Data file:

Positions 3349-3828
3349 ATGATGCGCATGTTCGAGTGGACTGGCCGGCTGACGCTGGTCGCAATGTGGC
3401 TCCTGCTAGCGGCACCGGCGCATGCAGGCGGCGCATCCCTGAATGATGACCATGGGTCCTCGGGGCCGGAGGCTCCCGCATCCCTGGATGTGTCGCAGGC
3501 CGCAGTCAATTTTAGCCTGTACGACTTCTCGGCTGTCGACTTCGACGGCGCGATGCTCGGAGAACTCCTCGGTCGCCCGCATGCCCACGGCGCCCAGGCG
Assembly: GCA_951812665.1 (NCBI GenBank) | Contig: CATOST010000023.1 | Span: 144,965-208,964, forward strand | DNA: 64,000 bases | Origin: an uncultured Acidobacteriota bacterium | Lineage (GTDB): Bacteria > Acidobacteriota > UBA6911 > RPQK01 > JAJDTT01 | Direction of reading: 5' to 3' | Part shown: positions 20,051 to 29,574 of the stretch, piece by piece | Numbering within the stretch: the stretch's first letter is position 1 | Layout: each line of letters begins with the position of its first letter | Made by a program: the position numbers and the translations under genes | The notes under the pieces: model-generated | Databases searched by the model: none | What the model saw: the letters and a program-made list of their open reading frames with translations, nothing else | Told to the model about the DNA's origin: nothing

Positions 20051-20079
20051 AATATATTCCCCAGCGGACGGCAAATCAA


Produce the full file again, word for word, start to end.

Positions 3349-3828
3349 ATGATGCGCATGTTCGAGTGGACTGGCCGGCTGACGCTGGTCGCAATGTGGC
3401 TCCTGCTAGCGGCACCGGCGCATGCAGGCGGCGCATCCCTGAATGATGACCATGGGTCCTCGGGGCCGGAGGCTCCCGCATCCCTGGATGTGTCGCAGGC
3501 CGCAGTCAATTTTAGCCTGTACGACTTCTCGGCTGTCGACTTCGACGGCGCGATGCTCGGAGAACTCCTCGGTCGCCCGCATGCCCACGGCGCCCAGGCG
Assembly: GCA_951812665.1 (NCBI GenBank) | Contig: CATOST010000023.1 | Span: 144,965-208,964, forward strand | DNA: 64,000 bases | Origin: an uncultured Acidobacteriota bacterium | Lineage (GTDB): Bacteria > Acidobacteriota > UBA6911 > RPQK01 > JAJDTT01 | Direction of reading: 5' to 3' | Part shown: positions 20,051 to 29,574 of the stretch, piece by piece | Numbering within the stretch: the stretch's first letter is position 1 | Layout: each line of letters begins with the position of its first letter | Made by a program: the position numbers and the translations under genes | The notes under the pieces: model-generated | Databases searched by the model: none | What the model saw: the letters and a program-made list of their open reading frames with translations, nothing else | Told to the model about the DNA's origin: nothing

Positions 20051-20079
20051 AATATATTCCCCAGCGGACGGCAAATCAA